But most employees will see little of the money and some face an uncertain future, with unions predicting 3,000 job losses – more than one in four – across the two companies.
The deal announced on Tuesday was brokered by the private equity firms that control both groups – AA-owners CVC and Permira, and Saga financier Charterhouse. It involves £4.8 billion in refinancing loans – £3 billion to pay off existing debts and £1.8 billion for investors.
It will be headed by Saga chief executive Andrew Goodsell, who will net £108 million from the deal and take 6% of shares in the new group.
Saga finance director Stuart Howard and marketing director Tim Bull will pocket £50 million apiece and 4% each of the shares Goodsell said: “These are two great brands, in complementary business areas.
“We see great opportunities to offer Saga’s products to the AA’s over-50 members and the AA’s products to Saga members.”
Saga was the subject of a management buyout financed by Charterhouse in 2004, when control passed from the founding de Haan family.
Turnover has grown 80% since. It boasts 2.5 million customers, 660,000 subscribers to its magazine, three cruise ships and a series of joint ventures with travel and hotel companies.
The AA has a database of 15 million and says 40% of its members are over 50, making it attractive to Saga, which makes 80% of its profits from financial services – including health, home and motor insurance.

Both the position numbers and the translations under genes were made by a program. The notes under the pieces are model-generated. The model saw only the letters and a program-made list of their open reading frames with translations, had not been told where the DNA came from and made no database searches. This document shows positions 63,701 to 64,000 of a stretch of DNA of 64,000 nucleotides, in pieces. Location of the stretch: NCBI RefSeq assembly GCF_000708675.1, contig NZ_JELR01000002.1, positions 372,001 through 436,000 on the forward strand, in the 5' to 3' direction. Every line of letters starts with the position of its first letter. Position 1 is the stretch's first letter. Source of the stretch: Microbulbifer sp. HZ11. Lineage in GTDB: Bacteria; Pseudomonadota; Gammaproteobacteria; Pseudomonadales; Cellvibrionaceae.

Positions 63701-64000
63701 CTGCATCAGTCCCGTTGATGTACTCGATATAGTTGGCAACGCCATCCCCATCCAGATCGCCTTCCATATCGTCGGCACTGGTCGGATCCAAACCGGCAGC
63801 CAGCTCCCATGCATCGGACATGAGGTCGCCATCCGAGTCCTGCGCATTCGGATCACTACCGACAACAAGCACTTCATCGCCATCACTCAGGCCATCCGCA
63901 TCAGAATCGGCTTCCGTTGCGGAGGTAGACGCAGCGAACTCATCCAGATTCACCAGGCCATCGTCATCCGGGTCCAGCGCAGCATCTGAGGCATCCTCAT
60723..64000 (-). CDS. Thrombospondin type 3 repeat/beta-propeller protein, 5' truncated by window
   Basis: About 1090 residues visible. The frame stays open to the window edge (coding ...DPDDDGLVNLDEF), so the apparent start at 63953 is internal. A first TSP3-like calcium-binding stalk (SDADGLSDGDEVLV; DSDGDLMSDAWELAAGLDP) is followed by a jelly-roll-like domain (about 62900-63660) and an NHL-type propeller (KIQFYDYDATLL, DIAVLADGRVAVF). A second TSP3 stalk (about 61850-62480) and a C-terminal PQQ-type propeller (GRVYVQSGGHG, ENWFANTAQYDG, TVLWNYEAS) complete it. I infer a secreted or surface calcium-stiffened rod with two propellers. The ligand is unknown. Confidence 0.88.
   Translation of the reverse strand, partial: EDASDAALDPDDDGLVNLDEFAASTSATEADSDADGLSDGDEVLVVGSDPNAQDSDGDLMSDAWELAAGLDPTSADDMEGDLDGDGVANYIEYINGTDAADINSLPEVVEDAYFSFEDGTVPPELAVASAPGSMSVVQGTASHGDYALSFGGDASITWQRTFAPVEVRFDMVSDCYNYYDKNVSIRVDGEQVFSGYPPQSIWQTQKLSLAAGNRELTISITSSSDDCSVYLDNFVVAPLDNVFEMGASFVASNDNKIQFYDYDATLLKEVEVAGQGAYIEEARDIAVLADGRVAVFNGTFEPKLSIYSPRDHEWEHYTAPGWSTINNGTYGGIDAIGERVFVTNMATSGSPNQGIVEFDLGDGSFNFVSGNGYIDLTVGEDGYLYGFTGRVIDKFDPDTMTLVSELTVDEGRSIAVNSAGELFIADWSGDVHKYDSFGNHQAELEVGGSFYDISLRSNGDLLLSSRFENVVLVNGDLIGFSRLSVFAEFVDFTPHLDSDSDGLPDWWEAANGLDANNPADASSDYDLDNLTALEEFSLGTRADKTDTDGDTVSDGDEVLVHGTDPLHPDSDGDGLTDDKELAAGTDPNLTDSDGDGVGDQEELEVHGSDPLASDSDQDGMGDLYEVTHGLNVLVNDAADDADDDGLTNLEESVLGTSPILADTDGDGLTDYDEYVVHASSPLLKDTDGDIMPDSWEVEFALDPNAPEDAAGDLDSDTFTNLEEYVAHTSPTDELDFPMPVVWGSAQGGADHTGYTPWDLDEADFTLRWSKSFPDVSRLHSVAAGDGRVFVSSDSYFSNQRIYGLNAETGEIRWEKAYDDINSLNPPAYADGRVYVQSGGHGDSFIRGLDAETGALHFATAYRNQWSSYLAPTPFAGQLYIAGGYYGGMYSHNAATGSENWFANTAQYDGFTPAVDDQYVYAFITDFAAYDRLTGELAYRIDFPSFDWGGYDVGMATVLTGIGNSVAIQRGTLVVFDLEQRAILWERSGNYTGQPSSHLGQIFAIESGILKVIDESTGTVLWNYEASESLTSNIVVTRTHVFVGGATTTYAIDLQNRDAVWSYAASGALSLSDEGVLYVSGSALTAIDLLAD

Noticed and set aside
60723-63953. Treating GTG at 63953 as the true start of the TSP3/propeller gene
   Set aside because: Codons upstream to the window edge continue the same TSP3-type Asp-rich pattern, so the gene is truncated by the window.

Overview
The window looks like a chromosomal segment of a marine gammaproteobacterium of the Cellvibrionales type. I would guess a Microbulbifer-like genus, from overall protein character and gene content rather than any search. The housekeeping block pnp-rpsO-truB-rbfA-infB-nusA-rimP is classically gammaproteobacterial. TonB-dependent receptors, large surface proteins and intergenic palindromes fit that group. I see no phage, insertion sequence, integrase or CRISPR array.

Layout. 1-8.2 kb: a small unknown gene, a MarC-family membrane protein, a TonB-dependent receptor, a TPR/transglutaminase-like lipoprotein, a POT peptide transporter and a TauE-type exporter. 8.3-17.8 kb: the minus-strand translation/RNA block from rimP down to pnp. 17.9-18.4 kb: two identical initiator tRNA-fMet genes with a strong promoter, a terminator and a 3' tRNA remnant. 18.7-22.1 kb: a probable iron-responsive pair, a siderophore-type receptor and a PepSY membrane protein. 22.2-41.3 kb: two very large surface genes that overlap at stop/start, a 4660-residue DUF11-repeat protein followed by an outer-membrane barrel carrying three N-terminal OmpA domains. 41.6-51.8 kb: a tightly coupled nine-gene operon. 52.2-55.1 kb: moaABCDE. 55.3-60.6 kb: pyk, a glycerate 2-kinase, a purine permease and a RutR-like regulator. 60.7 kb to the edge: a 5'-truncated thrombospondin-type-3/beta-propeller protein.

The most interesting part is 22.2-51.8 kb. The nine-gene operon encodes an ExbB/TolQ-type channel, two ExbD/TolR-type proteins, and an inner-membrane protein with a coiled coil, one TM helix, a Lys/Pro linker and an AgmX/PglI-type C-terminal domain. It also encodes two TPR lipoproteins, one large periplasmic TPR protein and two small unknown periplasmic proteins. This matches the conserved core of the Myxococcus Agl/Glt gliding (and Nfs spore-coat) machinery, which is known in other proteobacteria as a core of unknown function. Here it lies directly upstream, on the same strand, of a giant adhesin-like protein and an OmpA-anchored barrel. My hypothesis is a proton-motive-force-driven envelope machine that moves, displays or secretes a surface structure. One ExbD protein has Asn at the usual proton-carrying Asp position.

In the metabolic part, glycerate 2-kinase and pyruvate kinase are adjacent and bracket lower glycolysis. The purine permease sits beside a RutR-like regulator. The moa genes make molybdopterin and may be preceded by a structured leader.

Saga said the companies would be run separately, and neither its head office in Folkestone nor the AA office in Basingstoke are expected to close.
However, heavy job losses are expected, given the duplication of call centres and insurance operations.
The merger has scuppered Saga’s immediate plans for flotation.
Saga and the AA enter the merger with rather different cultures, despite the involvement of private equity companies in both, with the GMB union warning Saga employees to resist the spread of AA-style practices
The GMB represents staff at the AA and has members at Saga, and national officer Paul Maloney said: “Call centre staff at the AA are under total surveillance.
“Their toilet breaks are programmed. Every key stroke, phone call and e-mail is recorded.
“They have 234 seconds to take a call and complete a deal or they are performance-managed out of the business.”
It was the £1.7 billion buy out of the AA by CVC and Permira in 2004, and subsequent loss of 3,500 jobs, that triggered the current concern about private equity deals.
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